By Meredith Munk Special to The Herald
After the long, warm summer, the dread of a drizzly winter is hard to avoid. If you want to prolong the enjoyment and take advantage of our temperate fall, a day trip that would appeal to almost everyone is right in your own back yard.
The North Cascades Highway offers an almost endless variety of beautiful things to see and explore. For a day trip, follow Highway 20 from I-5 for about 80 miles to the Diablo Lake scenic outlook and back.
Head through Sedro-Woolley, “Gateway to the North Cascades.” Stop at the Sedro-Woolley Museum, 725 Murdock St., to view logging exhibits and history of pioneer logging families. Call ahead to see if they’re open.
Prepare for the landscape to change during this drive. In the lowlands, the bucolic green valleys boast fields of mowed hay, homesteads of all kinds, grazing cows, horses and goats, and acres of fertile land.
These valleys lie perfectly flat until they meet the granite rock walls that are the Cascades.
Trees provide the seasonal palette for the area. In the fall, the yellows and golds explode out of the forest green trees with splashes of red accents.
In some places, trees thickly covered with moss are still prevalent. See if you can identify Western yew, whitebark pine, red cedar, red alder, poplars, big leaf maple or Douglas fir.
As the elevation slowly increases, Highway 20 runs along the Skagit River. Its views are as varied as the other landscapes: wide, narrow, rushing, trickling, rocky, flat, filled with stumps, shallow, deep.
Some of the prettiest views of the drive are from the paved wide spots on the side of the road, where you can safely enjoy unobstructed views.
Prime photo ops, too: You might see an eagle or hawk overhead or an angler braving the icy water. In warmer weather and if you are brave enough yourself, you might join a rafting group to test yourself on white water.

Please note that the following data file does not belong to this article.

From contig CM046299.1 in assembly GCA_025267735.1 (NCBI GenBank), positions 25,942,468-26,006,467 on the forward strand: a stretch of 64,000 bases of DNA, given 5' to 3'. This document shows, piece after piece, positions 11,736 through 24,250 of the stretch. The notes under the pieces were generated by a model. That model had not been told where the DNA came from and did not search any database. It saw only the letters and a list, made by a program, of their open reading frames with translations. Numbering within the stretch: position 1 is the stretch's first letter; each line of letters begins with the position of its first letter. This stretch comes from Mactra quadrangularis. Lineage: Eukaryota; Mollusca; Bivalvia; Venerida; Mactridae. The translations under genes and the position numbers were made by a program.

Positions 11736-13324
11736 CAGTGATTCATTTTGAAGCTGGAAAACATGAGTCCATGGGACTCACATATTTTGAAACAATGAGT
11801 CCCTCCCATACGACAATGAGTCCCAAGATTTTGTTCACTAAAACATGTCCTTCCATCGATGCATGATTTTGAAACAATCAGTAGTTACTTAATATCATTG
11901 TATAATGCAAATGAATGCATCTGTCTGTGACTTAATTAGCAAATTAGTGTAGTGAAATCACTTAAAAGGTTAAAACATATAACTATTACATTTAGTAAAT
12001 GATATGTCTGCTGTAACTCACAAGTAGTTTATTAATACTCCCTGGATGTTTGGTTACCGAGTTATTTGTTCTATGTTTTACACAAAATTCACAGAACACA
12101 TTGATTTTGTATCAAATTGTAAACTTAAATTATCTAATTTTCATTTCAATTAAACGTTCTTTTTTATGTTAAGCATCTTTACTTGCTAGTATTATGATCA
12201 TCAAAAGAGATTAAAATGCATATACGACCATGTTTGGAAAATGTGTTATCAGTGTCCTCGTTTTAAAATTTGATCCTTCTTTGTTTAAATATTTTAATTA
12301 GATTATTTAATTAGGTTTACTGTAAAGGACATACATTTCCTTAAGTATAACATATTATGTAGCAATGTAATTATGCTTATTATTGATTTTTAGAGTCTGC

If you are near Concrete about coffee time, check out the Java Zone drive-through. It serves Raven’s Brew Coffee, a roaster that started in Alaska but is now based in Olympia. You could pop into the general store or get gas at the same location.
But you could also venture a little farther off the road into old downtown Concrete. It appears to have changed little since its beginning, a sleepy collection of old and new buildings with a mural painted on the side of the Concrete laundry.
Prefer wine to coffee? The vineyards on this drive will lead you to three wineries: Eagle Haven Winery in Sedro-Woolley, Glacier Run Winery east of Rockport and Challenger Ridge Winery in Concrete.
As you drive east, watch for signs that pop up along the side of the road. Local artisans, like the Sauk Mountain Pottery Shop, farmers, like the Cascadian Farms Organic Produce pumpkin patch, and ranchers with offering items such as honey and chanterelle mushrooms.
The Skagit River Resort is in the Marblemount area. Stop for lunch at The Eatery, with seating inside and out. You could order their homemade cinnamon rolls, but unless you make it before 9:30 a.m., you better call ahead (360-873-2041) because they go fast.
You can also get trail conditions at the resort office.
Just down the road is Buffalo Run Restaurant, open Fridays, Saturdays and Sundays in the fall, serving buffalo, elk, venison and ostrich. They also have less exotic choices including chicken, beef and a salad bar.
As you travel higher into the mountains, the colors of the trees are more vibrant and the river a more dramatic green. Patches of snow cover some of the peaks.
After passing through two tunnels carved into the mountains and about 12 miles past Newhalem, you arrive at Diablo Lake and the Diablo Lake scenic overlook.
It offers panoramic views of the green lake and signs that describe local wildlife, glacial history and why the water is so green.
If you go
- Park and Forest Information Center: 810 Highway 20, Sedro-Woolley, about 5 miles east of I-5, is open from 8:30 a.m. to 4 p.m. Mondays through Fridays.
- Sedro-Woolley Museum: 725 Murdock St., Sedro-Woolley; 360-855-2390; sedrowoolleymuseum.org/times.html.
- North Cascades Visitors Center in Newhalem is closed from Nov. 4 until April.
See the story in Sunday’s Herald on teacher Jack McLeod’s photo book, “The North Cascades Highway, A Roadside Guide to America’s Alps.”